PředmětyPředměty(verze: 886)
Předmět, akademický rok 2020/2021
International Institutions - Governing Global Economy (IO) - JPM428
Anglický název: International Institutions - Governing Global Economy
Zajišťuje: Katedra mezinárodních vztahů (23-KMV)
Fakulta: Fakulta sociálních věd
Platnost: od 2018 do 2020
Semestr: letní
E-Kredity: 4
Způsob provedení zkoušky: letní s.:
Rozsah, examinace: letní s.:0/1 KZ [hodiny/týden]
Počet míst: neurčen / 24 (24)
Minimální obsazenost: neomezen
Stav předmětu: vyučován
Jazyk výuky: angličtina
Způsob výuky: prezenční
Úroveň: základní
Poznámka: předmět je možno zapsat mimo plán
povolen pro zápis po webu
při zápisu přednost, je-li ve stud. plánu
Garant: Dr. rer. pol. Michal Parízek, M.Sc., Ph.D.
Vyučující: Dr. rer. pol. Michal Parízek, M.Sc., Ph.D.
Ve slož. korekvizitě pro: JPM667
Anotace - angličtina
Poslední úprava: Dr. rer. pol. Michal Parízek, M.Sc., Ph.D. (11.02.2021)
The course introduces students to the major issues of contemporary global economic governance. These include the problems of the design of international institutions, their performance, but also broader legitimacy in the eyes of their key stakeholders. Further key problems, such as the facets of power in global governance and the impact of globalization on the patterns of international cooperation, are discussed as well. The nature and relevance of the issues is demonstrated primarily on the cases of the World Trade Organization, the International Monetary Fund, and the World Bank. While the course indeed discusses a range of specific issues of global economic governance, these are all connected in a unified scheme. The scheme is based on a trinity of vital targets of international governance bodies, namely 1) the maintenance of their functional ability to deliver on their tasks, 2) the need to cater for the interests of the most powerful member states, and 3) the broader legitimation needs towards various constituencies, including non-state actors. The course discusses how international institutions and organizations deal with the often contradictory pressures of these three desiderata.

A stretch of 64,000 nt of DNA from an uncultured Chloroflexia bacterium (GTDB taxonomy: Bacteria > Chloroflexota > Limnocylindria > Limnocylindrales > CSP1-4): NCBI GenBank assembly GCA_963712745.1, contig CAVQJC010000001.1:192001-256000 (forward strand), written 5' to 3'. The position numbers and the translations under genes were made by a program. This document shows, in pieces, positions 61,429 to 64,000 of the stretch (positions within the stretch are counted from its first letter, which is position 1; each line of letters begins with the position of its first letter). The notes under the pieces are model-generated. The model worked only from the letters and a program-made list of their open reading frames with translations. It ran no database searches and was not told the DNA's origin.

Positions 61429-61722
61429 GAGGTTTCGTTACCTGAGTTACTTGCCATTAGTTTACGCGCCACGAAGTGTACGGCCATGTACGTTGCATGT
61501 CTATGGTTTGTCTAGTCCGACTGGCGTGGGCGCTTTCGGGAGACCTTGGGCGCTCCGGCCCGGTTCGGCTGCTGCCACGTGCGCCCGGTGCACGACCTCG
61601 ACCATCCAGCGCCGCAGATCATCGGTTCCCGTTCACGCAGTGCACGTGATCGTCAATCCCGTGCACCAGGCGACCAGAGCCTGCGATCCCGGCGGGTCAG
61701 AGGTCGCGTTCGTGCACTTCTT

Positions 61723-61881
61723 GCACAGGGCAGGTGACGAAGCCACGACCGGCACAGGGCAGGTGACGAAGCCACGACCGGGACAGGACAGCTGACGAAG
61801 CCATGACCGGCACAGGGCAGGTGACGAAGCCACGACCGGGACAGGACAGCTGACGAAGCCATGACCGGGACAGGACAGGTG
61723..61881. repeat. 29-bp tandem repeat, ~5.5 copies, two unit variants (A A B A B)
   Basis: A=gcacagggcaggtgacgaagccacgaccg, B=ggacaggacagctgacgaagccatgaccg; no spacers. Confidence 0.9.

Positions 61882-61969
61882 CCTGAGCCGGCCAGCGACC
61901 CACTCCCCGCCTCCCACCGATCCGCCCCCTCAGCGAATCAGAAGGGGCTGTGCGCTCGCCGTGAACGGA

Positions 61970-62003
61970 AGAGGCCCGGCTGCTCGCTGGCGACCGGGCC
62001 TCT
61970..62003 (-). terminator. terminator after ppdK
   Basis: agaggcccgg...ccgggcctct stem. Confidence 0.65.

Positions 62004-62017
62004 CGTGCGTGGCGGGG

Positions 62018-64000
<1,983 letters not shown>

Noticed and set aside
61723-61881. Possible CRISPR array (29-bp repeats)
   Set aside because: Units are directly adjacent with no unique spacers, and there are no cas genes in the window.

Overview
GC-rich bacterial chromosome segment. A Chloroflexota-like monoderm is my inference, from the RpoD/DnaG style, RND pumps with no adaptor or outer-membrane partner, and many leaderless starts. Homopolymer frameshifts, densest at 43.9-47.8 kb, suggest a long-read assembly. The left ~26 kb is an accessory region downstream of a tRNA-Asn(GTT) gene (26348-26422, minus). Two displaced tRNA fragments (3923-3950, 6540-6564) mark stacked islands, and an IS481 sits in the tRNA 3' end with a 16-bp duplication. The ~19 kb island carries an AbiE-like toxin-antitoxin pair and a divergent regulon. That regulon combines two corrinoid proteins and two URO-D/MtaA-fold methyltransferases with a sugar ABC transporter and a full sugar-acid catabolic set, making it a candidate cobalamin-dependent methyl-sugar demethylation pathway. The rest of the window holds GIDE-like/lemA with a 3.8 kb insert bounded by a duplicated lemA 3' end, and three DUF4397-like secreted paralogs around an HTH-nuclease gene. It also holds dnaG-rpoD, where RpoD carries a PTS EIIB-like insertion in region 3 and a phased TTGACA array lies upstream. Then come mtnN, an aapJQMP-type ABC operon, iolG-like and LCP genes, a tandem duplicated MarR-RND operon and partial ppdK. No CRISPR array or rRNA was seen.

Please see the attached syllabus for detailed information. See the Teaching method section below for Zoom access.

Cíl předmětu - angličtina
Poslední úprava: Dr. rer. pol. Michal Parízek, M.Sc., Ph.D. (02.09.2019)

The general aim of the course is to provide students with new insights into the nature of contemporary international/global politics by investigating the role international institutions play in it. The specific objectives of the course are:

  • to introduce the major challenges today's international institutions face,
  • to offer some of the tools (conceptual as well as methodological) political analysis has developed to address these challenges,
  • to present the results of scientific inquiry into these problems so far, and
  • to motivate students for further study of the subject.
Podmínky zakončení předmětu - angličtina
Poslední úprava: Dr. rer. pol. Michal Parízek, M.Sc., Ph.D. (29.01.2021)

Successful completion of the course requires first and foremost active participation and interest in the subject matter. On the formal level, this means you will need to:

  • regularly attend the seminars
  • for each class, read carefully all the required readings and answer the questions on the course Moodle site (in total 40% of the grade)
  • submit a written policy brief (1500 words) and a written methodological and conceptual note to the brief (600 words) on a topic agreed upon with the lecturer (more details will be provided, the deadline for this requirement is May 23; 60% of the grade

The following grading scheme is applied:

    100-91: A
    90-81: B
    80-71: C
    70-61: D
    60-51: E
    50 or less: F (fail).

Metody výuky - angličtina
Poslední úprava: Dr. rer. pol. Michal Parízek, M.Sc., Ph.D. (11.02.2021)

The 80-minutes seminars are arranged in several blocks the content of which may differ for the individual classes. The core of the seminars revolves around the concepts related to what international institutions are and how they function, and around various theoretical models that describe why institutions are what they are, why they function the way they do, and perhaps how they could be made function better. These insights are captured (not only) in the texts students read for homework. The purpose of the seminars is to elaborate and (critically) reflect on the concepts and theories we discuss and provoke thinking.


To join the course sessions on Zoom, follow this link: https://cesnet.zoom.us/j/97788918296 (password for access is 389903).

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